Planning the Capitol Complex


› The Early Capitol Locations
› Planning the Capitol Complex
› West Virginia Executive Mansion
› Building the Capitol: Part 1
› Building the Capitol: Part 2
› Building the Capitol: Part 3
› The Architect's Description
› Biographical Sketch of the Architect
› Capitol Building Commission Members
› The West Virginia Capitol: Project of Five Governors
› Mythological Figures in the Carved Heads
› Summary of Facts Concerning the Capitol
› Glossary of Architectural Terms Used
› Bibliography and Photographic Credits

Artist's rendering of the Capitol Annex (became the Kanawha
County Library) present site of the National Bank of Commerce
Governor Cornwell's message to the Legislature just nine days after the devastating fire, and only weeks prior to the expiration of his term of office, spoke to the need for 'erecting a building of modest size and of fitting design... to contain halls for two houses of the Legislature, a sufficient number of committee rooms, the governor's office and offices for the secretary of state and attorney general, and then constructing a modern office building nearby to house all the boards and departments'. The Senate, meeting temporarily at the Charleston Y.M.C.A., and the House of Delegates, convening at the city's Baptist Temple, on January 21, 1921, adopted Senate Joint Resolution Number Three to raise a commission composed of the board of public works, five members each from the Senate and House of Delegates, the Senate president and House speaker, and the governor, to procure plans and specifications for the erection of a capitol building. Ultimately, needs for space were assessed and plans generally drawn, and the governor was granted the power by the Legislature to appoint the Capitol Building Commission, with subsequent governors exercising the right to retain members and/or appoint new ones.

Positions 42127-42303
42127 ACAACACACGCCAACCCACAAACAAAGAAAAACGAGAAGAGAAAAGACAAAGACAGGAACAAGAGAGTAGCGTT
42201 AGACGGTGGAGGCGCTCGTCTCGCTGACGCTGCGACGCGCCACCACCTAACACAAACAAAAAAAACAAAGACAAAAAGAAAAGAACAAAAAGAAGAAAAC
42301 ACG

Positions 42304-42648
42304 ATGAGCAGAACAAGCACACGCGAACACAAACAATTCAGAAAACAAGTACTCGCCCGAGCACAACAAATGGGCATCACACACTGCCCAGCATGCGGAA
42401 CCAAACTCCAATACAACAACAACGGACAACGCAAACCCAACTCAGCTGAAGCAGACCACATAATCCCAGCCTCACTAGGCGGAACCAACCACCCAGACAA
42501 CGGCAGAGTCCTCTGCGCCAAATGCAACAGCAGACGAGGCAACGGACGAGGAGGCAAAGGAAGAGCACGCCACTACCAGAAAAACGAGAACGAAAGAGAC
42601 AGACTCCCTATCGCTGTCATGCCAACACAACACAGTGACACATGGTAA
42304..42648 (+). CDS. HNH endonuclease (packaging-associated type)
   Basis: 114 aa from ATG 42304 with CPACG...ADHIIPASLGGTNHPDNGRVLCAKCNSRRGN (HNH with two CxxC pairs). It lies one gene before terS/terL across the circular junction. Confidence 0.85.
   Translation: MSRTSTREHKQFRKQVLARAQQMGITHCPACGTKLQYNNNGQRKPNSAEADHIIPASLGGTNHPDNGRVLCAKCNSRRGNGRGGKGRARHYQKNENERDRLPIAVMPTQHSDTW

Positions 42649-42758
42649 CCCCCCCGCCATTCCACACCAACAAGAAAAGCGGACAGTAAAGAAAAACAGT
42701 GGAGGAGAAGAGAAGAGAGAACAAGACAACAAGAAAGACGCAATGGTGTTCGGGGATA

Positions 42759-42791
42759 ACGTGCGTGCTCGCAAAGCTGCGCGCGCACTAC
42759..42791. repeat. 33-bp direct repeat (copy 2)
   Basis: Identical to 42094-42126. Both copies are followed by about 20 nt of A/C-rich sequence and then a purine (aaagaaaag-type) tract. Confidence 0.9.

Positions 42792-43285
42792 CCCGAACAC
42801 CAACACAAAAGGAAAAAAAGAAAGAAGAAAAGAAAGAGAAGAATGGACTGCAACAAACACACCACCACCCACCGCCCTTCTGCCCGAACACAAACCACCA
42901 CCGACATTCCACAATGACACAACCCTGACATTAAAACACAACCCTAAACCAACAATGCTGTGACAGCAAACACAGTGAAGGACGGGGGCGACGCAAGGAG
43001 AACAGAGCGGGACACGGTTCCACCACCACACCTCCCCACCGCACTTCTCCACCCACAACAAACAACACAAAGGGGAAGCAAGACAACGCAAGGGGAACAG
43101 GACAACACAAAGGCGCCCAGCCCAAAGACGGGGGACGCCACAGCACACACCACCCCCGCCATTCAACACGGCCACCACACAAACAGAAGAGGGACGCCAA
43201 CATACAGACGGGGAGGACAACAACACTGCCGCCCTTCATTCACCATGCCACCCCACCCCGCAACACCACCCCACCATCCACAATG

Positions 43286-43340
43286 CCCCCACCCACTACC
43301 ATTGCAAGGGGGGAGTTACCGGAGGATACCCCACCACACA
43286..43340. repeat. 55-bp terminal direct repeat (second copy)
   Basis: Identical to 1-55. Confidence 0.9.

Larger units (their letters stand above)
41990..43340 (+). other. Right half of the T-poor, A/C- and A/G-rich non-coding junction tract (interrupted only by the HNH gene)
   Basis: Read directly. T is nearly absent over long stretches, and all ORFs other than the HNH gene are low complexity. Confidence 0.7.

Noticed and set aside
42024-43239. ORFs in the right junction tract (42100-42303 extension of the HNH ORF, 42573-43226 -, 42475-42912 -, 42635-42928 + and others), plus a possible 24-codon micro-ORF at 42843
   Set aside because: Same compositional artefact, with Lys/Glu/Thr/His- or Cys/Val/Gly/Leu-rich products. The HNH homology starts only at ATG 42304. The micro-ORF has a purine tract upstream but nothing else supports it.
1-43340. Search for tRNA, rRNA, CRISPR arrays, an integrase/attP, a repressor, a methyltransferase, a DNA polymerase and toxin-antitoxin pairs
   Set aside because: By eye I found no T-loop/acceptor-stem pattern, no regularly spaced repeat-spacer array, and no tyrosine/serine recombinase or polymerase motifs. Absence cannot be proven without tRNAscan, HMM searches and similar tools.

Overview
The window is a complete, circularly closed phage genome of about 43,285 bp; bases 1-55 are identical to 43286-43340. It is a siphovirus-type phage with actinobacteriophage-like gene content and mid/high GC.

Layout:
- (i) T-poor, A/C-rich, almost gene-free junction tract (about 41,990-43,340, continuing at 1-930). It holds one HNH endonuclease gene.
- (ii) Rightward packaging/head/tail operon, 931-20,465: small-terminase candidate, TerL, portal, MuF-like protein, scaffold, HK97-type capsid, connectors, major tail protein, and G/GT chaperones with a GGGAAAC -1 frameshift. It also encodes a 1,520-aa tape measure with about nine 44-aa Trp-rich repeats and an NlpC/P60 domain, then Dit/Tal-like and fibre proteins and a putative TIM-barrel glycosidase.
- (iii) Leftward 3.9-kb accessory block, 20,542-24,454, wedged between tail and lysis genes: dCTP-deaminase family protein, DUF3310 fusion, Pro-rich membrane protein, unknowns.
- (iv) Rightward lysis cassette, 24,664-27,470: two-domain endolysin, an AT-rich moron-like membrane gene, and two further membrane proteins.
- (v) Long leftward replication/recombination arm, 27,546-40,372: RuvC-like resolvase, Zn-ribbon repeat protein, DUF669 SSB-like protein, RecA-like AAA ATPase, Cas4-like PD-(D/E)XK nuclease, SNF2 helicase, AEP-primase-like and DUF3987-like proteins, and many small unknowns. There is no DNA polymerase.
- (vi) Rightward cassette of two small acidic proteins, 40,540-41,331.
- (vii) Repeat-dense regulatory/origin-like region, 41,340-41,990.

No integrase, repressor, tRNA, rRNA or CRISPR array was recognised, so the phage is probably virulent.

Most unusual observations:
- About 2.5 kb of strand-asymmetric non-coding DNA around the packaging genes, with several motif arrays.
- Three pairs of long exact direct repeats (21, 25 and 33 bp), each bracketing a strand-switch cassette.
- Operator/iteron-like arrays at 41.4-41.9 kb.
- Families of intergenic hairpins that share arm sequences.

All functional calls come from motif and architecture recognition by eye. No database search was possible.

The original members of the commission were Governor Ephraim F. Morgan (Cornwell was officially succeeded after the March 1921 inauguration), President of the Senate Gohen C. Arnold, Speaker of the House of Delegates Edwin M. Keatley, William McKell, Herbert Fitzpatrick, Fred M. Staunton and N. Price Whitaker. Secretary of State Houston G. Young was named Secretary to the Commission, and stepped down in favor of a full-time paid secretary, Bonner Hill of Charleston, to coordinate the details of construction, in September of 1923. Hill had overseen the construction of Charleston's City Hall, serving as the general contractor by proxy and saving the city thousands of dollars during the project; he was chosen by the commission for his expert knowledge of construction and administration, and became the primary link in communications between the commission, the governors, the architect and the contractors. The make-up of the commission changed even before the first unit (west wing) was completed as McKell resigned in March of 1922 to be replaced by Harry P. Camden; Whitaker died in 1922 and was replaced by Virgil L. Highland, who resigned the following year and was replaced by George A. Laughlin. The Capitol Building Commission closely scrutinized the credentials and accomplishments of the country's leading architects and on July 23, 1921, selected Cass Gilbert, whose offices were in New York City, as architect of the complex. The commission found that Gilbert had more to his credit and that he came more highly recommended than any other member of his profession. His achievements were found in some of the most famous buildings in the country at the time, including the Woolworth Building in New York, which was pictured as the tallest structure in the world. To his credit were the capitol buildings of Minnesota and Arkansas, buildings of the Universities of Texas and Minnesota, the United States Treasury Annex and the United States Chamber of Commerce Building. The task of selecting a suitable site for the complex was not so clear-cut, as several locations were considered and their merits weighed and actively debated. Many of Charleston's residents reasoned that the capitol should be rebuilt at the downtown site where the business of government had easy access to the business district of the city. Governor Morgan favored a capitol in the less congested eastern end of the city where the proposed complex could have ample grounds and space for future expansion. He stated that he sometimes walked from his residence in the east end to his downtown offices twice daily, thereby discounting the criticisms that the new location would be too far from downtown.